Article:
I’m not sure I’ll ever dare to visit The Book Shop in case I behave appallingly and end up immortalised in the next diary. Nevertheless, I’m excited to have discovered these books. Mainly because I’ve just got myself a new job. In a secondhand bookshop! Mr Bythell has certainly taught me a thing or two about what to expect. There was a strange guy in the shop last week……

Book No 2 (2020) : Ordinary Thunderstorms

Until I started work at Jesus College, Oxford, I’d never actually heard of William Boyd. But it turns out he’s an alumnus of the College; I’ve read quite a few of his novels to date and enjoyed them all, especially ‘Restless’. ‘Ordinary Thunderstorms’ was our Book Club choice for March 2020.

Adam Kindred’s life turns on a sixpence. Having been for a job interview, he meets a businessman and strikes up a conversation. When the businessman leaves a file of information behind in  restaurant, Adam tries to return it. The simple act of kindness results in life as he knows it unravelling. He’s forced to live rough, skulking in the shadows of London trying to avoid detection. Meanwhile, the reader learns the back story of the forgetful businessman, and his role in the development of a ground-breaking cure for asthma. As the novel develops, we meet a two contrasting casts of characters, ranging from hit-men and prostitutes in London’s underclasses, to a titled Board member and top pharmaceutical executives.

This book cracks on at a pace, with plenty of twists and turns. It is cleverly crafted, weaving together the major threads of the story in a page-turning thriller. As well as being exciting, I found myself really questioning who were the good guys and who were the baddies, and how easy it is to make assumptions about people based on their place in society. Adam is faced with some tough choices and makes some decisions which I’m sure he would have abhorred in his previous life. It really made me think about what lengths I might be prepared to go to in order to survive.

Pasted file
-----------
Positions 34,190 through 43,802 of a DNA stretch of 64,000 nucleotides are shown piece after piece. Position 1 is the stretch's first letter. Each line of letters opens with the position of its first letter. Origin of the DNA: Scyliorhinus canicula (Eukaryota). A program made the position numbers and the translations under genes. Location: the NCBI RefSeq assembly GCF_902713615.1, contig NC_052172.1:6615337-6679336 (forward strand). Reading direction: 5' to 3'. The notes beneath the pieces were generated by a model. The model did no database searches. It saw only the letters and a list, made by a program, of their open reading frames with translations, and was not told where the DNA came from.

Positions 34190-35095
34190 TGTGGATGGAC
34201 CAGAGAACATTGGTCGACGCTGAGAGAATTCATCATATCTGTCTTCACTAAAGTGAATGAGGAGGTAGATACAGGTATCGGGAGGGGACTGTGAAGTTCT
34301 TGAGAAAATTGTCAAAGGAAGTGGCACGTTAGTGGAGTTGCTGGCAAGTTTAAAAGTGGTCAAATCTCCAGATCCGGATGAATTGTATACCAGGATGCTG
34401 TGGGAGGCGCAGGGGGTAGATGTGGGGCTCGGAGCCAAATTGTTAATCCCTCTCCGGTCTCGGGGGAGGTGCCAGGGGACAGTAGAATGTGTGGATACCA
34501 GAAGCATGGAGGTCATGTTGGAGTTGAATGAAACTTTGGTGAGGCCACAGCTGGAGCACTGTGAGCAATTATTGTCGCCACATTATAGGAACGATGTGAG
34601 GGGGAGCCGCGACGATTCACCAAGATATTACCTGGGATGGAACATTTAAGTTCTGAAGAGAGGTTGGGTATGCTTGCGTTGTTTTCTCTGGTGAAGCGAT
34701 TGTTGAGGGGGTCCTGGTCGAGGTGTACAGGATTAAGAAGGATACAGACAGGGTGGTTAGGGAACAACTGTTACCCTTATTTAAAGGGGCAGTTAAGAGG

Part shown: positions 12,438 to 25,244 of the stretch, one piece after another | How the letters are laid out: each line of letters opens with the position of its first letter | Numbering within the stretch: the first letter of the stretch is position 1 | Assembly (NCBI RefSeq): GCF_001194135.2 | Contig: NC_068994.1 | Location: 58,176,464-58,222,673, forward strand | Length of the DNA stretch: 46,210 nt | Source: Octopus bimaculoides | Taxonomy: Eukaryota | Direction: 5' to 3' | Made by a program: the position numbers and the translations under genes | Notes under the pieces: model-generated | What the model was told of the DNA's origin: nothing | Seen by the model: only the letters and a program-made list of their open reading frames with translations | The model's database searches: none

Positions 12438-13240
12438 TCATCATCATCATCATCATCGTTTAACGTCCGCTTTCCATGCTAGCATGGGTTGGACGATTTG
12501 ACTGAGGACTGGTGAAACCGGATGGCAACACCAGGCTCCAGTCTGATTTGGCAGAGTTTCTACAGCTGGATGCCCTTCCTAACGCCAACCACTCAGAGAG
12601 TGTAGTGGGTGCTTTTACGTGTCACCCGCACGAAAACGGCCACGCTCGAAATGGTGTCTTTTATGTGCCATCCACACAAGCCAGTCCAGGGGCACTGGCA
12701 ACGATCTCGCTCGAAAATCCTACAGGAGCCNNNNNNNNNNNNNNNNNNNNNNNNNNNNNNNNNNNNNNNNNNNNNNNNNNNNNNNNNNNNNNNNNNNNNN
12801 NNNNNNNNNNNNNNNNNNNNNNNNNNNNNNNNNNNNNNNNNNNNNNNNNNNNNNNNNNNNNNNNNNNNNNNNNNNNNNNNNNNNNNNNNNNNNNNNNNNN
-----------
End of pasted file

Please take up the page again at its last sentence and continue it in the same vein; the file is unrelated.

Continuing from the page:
If you haven’t read any Boyd before, this is as good a place as any to start. However if it isn’t quite to your liking, I wouldn’t give up on him without trying another book – one of the things we agreed upon in our Book Club chat is that Boyd’s novels are very different from one another. So much so, that if you didn’t know, it might not be that easy to tell they were all by the same author.

Book No 1 (2020) : The Lightkeeper’s Daughters

Here’s the thing, though. I may not have been blogging and my Insta feed is looking a bit neglected, but I have been reading!

First up this year was ‘The Lightkeeper’s Daughters‘ by Jean E. Pendziwol. As we know, I’m a sucker for books about lighthouses, seascapes, windswept coastlines and the like so from the blurb this seemed to hit the spot.

This novel has two story-lines, one contemporary and the other historical. Morgan is a troubled teenager who is given community service after she is caught spray painting. She’s put to work at a local care home for the elderly, where she makes the acquaintance of one of the residents, Elizabeth. The pair strike up an awkward friendship, each initially mistrustful of the other, although Elizabeth is always aware of the younger woman’s vulnerability. As Elizabeth’s sight is failing, Morgan takes on the job of reading aloud a set of journals, detailing Elizabeth and her twin sister Emily’s lives on Porphyry Island where their father was the lighthouse keeper. As the story of the twin’s background emerges, it becomes clear that Elizabeth and Morgan have a closer link than they realise.

I really wanted to love this book, as I usually do when there’s a pharological* aspect, but this failed to captivate me. I felt as if the dynamic between Elizabeth and Morgan was clichéd, and the plot twists piled in towards the end like a Springboks’ scrum in the dying minutes of a match – I got a bit confused about who was who. A bit of mystery is good, but the premise is based upon a huge coincidence. HUGE.

And to top it all, I discover Lake Superior isn’t even the actual sea. I tell you, there is no end to my disappointment.

(* disclaimer: this may not be a word, but a pharologist studies lighthouses and signal lights, so it seemed logical!)

Book No 15 (2018) : Let Me Tell You About A Man I Knew

Let me tell youI don’t think this is a book you would pick out of a line-up as something you had seen before, as the name of the author doesn’t seem especially memorable. But this author has been on my radar for a while, as she wrote ‘Witch Light‘, a book published in 2011 and one which I often recommend to other people.  I read it before I started this blog, but it is one of those rare reads which lingers in the imagination, scenes sometimes come back to me. (Note to self – read ‘Witch Light‘ again and review it here!)